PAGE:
The Chapter 13 “adjustment of debts” version of bankruptcy gives you more leverage. You generally can put together a payment plan to address all of your debts, one which could highly prioritize the one secured by the statutory lien. But if you had other even more urgent obligations (such as back payments on a home mortgage, vehicle payments, or child support) you would usually have much more flexibility in dealing with the debt with the statutory lien than under Chapter 7.

In the example of the debt owed to the roof contractor, your court-approved Chapter 13 plan could likely front-end payments to the contractor to pay off that debt as quickly as possible. Or under certain circumstances—such as if there was plenty of equity in your home to cover the contractor’s lien—you could drag that perhaps as long as 5 years so that you could pay other urgent debts earlier.

In general determining how much you can manipulate payment of statutory liens in Chapter 13 bankruptcy gets quite complex and depends on many factors. Be sure to discuss your options fully with a knowledgeable bankruptcy attorney.

 

The Homestead Exemption Cap

March 4th, 2016 at 8:00 am

Bankruptcy law sets a maximum dollar amount of protection for your recently-bought home, but this really applies only to certain states.

 

Our last blog post a couple days ago was about protecting retirement funds in bankruptcy. Today’s is about protecting your home, specifically if you bought your home within the last few years.  

Property Exemption Laws

When you file a bankruptcy case, your assets are protected through a set of legal exemptions–a list of categories of assets usually with maximum dollar limits, which you can keep out of the reach of your creditors.

Each state has adopted a set of property exemptions. Federal bankruptcy law also contains its own set of exemptions. When filing bankruptcy in ANY state you may use the state exemptions, plus in some states you also have the option of using the federal set of exemptions instead. This blog post applies only if you are using your state’s exemptions, and in particular applies to your state’s homestead exemption.

The Homestead Exemption

Almost every state has a homestead exemption, protecting their residents’ homes and/or home equity. The homestead exemptions vary widely state to state in how much home value or equity they protect.

At the low end, the Kentucky and Tennessee homestead exemptions protect only $5,000 in value or equity for an individual homeowner.

At the opposite end, the Montana exemption is $250,000, Minnesota’s is $390,000, Rhode Island’s and Massachusetts’s are $500,000, and Nevada’s is $550,000.

Also, the following states have homestead exemptions with no dollar limit (although some have acreage or other limitations): Texas, Oklahoma, Arkansas (if married or head of household), Kansas, Iowa, South Dakota, and Florida.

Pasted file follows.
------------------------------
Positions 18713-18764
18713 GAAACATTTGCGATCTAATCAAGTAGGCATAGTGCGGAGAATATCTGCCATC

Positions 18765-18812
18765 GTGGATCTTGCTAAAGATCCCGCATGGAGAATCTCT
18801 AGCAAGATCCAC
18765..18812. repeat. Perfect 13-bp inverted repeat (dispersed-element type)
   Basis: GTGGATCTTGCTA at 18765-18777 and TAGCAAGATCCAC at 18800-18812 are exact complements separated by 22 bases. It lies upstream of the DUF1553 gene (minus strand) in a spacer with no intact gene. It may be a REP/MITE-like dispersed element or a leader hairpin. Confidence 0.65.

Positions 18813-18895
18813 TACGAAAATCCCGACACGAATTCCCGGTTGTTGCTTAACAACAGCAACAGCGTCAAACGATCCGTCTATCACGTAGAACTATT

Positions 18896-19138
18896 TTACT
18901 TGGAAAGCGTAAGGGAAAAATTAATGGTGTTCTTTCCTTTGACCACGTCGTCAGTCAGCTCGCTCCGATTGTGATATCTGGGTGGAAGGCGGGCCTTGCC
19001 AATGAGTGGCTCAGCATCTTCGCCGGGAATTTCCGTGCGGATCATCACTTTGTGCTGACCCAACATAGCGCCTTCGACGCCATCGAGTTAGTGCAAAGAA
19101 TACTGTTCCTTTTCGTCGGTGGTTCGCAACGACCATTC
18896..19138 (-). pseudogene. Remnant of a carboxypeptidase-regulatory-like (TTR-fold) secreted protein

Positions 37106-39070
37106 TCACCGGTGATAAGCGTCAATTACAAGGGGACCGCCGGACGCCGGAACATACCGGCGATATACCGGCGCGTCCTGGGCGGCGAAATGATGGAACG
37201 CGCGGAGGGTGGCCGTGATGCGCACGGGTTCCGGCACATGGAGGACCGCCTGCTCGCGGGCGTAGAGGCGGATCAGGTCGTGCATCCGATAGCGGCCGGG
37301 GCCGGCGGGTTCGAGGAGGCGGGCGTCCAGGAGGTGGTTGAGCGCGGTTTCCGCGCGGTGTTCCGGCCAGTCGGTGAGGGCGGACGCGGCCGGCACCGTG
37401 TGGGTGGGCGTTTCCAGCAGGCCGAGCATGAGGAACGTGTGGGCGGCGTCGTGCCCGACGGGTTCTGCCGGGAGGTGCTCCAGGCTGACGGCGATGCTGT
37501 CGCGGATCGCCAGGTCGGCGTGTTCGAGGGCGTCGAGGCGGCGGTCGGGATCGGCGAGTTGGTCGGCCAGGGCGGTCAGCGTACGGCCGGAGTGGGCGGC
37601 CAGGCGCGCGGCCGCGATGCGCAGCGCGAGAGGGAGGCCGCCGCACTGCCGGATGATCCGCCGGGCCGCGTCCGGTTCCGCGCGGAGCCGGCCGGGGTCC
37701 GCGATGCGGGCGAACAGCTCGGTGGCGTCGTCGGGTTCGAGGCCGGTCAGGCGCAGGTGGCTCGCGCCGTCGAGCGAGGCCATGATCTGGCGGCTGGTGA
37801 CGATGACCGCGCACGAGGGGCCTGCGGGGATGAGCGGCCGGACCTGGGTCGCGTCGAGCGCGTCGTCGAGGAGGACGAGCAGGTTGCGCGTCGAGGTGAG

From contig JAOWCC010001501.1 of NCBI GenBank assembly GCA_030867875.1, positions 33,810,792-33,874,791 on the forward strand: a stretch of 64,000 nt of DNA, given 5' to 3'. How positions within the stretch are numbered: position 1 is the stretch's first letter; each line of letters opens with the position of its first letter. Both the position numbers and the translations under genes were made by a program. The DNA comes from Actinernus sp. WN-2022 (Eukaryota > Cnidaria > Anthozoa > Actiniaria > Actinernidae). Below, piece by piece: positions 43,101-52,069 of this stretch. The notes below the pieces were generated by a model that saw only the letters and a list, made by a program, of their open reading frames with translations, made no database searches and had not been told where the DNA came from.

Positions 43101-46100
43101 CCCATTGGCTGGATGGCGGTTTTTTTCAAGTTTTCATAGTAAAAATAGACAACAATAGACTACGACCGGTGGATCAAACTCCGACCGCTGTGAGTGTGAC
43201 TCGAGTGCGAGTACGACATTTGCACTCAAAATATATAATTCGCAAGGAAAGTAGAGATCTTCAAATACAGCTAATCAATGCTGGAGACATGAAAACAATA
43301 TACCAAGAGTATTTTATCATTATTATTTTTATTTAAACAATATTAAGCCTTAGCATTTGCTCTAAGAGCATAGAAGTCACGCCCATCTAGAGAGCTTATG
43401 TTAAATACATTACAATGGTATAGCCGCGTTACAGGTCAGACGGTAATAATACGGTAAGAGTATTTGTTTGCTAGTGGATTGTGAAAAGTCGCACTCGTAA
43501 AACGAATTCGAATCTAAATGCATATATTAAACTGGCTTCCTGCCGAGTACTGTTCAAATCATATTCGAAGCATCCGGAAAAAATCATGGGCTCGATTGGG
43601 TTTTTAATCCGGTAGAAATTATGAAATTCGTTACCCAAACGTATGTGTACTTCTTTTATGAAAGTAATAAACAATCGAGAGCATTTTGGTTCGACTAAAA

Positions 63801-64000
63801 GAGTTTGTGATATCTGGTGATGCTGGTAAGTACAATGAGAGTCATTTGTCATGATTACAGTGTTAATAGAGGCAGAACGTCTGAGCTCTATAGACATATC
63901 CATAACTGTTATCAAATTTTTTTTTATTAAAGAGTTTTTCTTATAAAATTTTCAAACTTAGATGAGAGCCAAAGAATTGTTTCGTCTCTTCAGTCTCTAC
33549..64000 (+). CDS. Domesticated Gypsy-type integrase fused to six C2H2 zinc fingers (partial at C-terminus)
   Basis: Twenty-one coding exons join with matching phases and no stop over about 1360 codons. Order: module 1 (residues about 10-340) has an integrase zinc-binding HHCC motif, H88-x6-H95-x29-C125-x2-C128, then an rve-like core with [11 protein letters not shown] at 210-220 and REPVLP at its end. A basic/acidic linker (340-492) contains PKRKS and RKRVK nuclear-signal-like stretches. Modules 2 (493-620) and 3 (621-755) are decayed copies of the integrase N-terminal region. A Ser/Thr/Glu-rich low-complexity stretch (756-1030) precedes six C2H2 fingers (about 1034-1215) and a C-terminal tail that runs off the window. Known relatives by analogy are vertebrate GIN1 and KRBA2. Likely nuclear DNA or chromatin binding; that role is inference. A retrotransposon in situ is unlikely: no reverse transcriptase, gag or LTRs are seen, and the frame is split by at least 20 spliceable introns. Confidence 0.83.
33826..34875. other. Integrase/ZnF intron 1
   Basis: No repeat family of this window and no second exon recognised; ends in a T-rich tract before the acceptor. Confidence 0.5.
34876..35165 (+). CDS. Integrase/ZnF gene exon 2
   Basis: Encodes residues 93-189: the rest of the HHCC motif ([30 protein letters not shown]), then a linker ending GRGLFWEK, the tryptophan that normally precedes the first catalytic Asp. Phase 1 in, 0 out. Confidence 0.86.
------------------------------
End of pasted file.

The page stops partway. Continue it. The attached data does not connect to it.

The Federal Cap on the State Homestead Exemption

As we said at the beginning, under certain circumstances federal bankruptcy law caps the dollar amount of state homestead exemption if you bought the home recently.

The purpose of this cap is to prevent people from moving from a small homestead exemption state and buying a home in a state with a very large or unlimited state homestead exemption in order to shield their assets from their creditors. It also may prevent some long-time residents of these same large exemption states from converting other assets into expensive homes, again shielding those assets from their creditors leading up to filing bankruptcy.

This federal cap on homestead exemptions is $155,675 (increasing to $160,375 on April 1, 2016).

Applicable to High and Unlimited Homestead Exemption States

The relatively large dollar amount of this cap makes it irrelevant to the residents of many states.

This cap will only affect you if your state’s homestead exemption is larger than this cap. That’s true only for the 12 states mentioned above which have either large homestead exemptions (Montana, Minnesota, Rhode Island, Massachusetts and Nevada) or unlimited homestead exemptions (Texas, Oklahoma, Arkansas, Kansas, Iowa, South Dakota, and Florida).

Only Applicable to Relatively Recent Home Purchases

This homestead exemption cap doesn’t kick in unless you bought the home at issue within the 3-years-and-4-months period before filing bankruptcy (within 1,215 days before, to be precise).

And even if you did, the cap doesn’t apply if the equity in the home you bought came from the sale proceeds of another “principal residence” within the same state, which had been purchased before that 3-years-and-4-month period.

The point of these conditions is to cap the large homestead exemptions only for relatively short term residents, or those sinking other money into expensive homes. It’s not designed to prevent those who bought their home more than 1,215 days earlier from using the full state homestead exemption. And it’s not designed for those who bought within that time period but did so by using equity from a prior home bought in that same state before that time period.